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The Story of Olga Talamante

30 Mar Posted by in Robin Lowey | Comments Off on The Story of Olga Talamante
The Story of Olga Talamante

I first spent time with Olga at an NCLR volunteer assignment at a 2011 fundraising event in Palm Springs during the Dinah Shore weekend. Olga and her partner Vola Ruben, Eleanor Palacios and myself worked around the clock helping out with every aspect of NCLR’s event.These women were tireless and I had a hard time keeping up! It was then, during some rare downtime, that I learned of Olga’s story. How she had been imprisoned and tortured in Argentina for her activism, and how—through a grassroots campaign by her family and friends—she gained her freedom after 16 months. When filmmaker Eliza Karlson and I first interviewed Olga—a week before Covid hit—we had no idea how long it would take to finish the short film we had planned. Life got in the way, homes were moved into and out of, parents became ill and died, and careers were stalled. But through it all Olga was gracious and patient while we gathered all the bits we could find and researched our little lesbian hearts out.

I can say that we learned a lot through this process. Olga’s focus on intergenerationality and intersectionality (thats a mouthful!) is inspiring and relevant. Intergenerational involvement is a key component to what Lesbian Game Changers is all about. I understood intersectionality but I had to do a deep dive to really grasp its importance.

By definition, intersectionality refers to the simultaneous experience of social categories such as race, gender, socioeconomic status, and sexual orientation and the ways in which these categories interact to create systems of oppression, domination, and discrimination.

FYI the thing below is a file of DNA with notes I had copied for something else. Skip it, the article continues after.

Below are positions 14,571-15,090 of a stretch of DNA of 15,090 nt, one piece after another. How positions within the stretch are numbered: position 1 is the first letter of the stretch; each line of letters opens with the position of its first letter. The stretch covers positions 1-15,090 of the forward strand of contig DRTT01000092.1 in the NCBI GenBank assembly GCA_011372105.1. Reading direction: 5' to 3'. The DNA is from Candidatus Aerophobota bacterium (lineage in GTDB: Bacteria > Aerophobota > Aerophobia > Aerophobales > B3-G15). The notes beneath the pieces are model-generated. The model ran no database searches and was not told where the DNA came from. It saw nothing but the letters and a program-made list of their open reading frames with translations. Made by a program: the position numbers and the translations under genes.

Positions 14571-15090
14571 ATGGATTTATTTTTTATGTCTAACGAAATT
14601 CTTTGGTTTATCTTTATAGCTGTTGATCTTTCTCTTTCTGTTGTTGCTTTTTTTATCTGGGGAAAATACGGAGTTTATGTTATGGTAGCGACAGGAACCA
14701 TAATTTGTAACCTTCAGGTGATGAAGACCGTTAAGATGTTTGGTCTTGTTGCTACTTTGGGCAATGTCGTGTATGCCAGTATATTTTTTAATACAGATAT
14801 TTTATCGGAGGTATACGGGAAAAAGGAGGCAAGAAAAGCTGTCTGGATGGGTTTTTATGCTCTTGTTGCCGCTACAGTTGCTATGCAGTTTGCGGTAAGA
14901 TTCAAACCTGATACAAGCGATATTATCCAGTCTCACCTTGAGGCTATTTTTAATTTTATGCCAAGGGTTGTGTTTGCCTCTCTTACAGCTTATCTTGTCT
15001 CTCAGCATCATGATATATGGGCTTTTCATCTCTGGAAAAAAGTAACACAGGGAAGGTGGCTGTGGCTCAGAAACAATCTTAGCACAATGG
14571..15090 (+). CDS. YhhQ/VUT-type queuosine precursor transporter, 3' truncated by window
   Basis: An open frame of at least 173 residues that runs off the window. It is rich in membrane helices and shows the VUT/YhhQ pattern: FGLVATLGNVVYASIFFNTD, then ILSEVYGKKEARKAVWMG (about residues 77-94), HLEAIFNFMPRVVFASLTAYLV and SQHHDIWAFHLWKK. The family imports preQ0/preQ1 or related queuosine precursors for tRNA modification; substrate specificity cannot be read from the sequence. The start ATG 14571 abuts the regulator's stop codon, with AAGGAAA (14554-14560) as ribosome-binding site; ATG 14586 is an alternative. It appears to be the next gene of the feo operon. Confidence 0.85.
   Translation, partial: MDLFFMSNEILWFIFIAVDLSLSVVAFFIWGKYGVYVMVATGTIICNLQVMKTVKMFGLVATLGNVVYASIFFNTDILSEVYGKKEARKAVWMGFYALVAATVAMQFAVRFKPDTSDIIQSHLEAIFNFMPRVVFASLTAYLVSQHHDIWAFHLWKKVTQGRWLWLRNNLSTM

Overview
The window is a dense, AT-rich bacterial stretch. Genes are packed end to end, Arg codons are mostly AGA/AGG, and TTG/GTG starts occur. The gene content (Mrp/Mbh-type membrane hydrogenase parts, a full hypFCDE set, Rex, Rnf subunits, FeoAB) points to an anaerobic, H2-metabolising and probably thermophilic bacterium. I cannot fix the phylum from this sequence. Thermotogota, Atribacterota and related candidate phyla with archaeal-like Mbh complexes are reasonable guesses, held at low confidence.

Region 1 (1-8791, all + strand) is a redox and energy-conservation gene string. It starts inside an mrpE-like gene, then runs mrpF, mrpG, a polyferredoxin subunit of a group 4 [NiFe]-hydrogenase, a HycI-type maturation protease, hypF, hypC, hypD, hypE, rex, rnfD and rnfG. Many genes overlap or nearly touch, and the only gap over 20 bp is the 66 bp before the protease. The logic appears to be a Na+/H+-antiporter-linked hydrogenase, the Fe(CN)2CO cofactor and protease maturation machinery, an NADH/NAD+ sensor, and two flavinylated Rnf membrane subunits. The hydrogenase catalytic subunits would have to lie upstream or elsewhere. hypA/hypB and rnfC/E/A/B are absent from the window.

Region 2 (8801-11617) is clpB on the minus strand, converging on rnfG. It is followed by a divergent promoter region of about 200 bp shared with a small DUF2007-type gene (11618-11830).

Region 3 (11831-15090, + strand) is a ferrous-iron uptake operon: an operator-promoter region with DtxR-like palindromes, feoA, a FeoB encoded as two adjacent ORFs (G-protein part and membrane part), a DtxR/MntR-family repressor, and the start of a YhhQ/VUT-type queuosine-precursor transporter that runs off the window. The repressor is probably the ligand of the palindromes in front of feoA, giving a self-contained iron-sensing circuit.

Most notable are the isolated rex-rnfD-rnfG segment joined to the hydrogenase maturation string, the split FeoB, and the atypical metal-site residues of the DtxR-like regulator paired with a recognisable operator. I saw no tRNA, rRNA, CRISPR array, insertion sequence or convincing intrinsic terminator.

But what else does it mean?  We are all affected by systemic racism, sexism and homophobia, but there are many layers to it. For instance, it’s important to recognize that queer women of color are among the most discriminated against populations in the world. The more marginalizing cultural factors a person has in their identity, the less their voice has been heard throughout history.And, most importantly, for those of us in a more privileged group (such as cis-gendered, white, queer men and women) it’s important to use that privilege to lift up the voices of the more marginalized members of our community. This concept is of ultimate importance to the Lesbian Game Changers mission.

Here is the final product, of which we are incredibly proud. Olga’s commitment to her activism is astonishing and she shows no signs of slowing down. One of the main reasons for creating the film is to add more to the Lesbian Game Changers resource library  by including it in the lesson plan (currently in the works). The idea is to teach all students about a generation of lesbians, who, against all odds and having few positive role models of their own, made a real difference in the world. See our first short film about Kate Kendell here.

So—drumroll please—watch and enjoy Olga’s amazing story!


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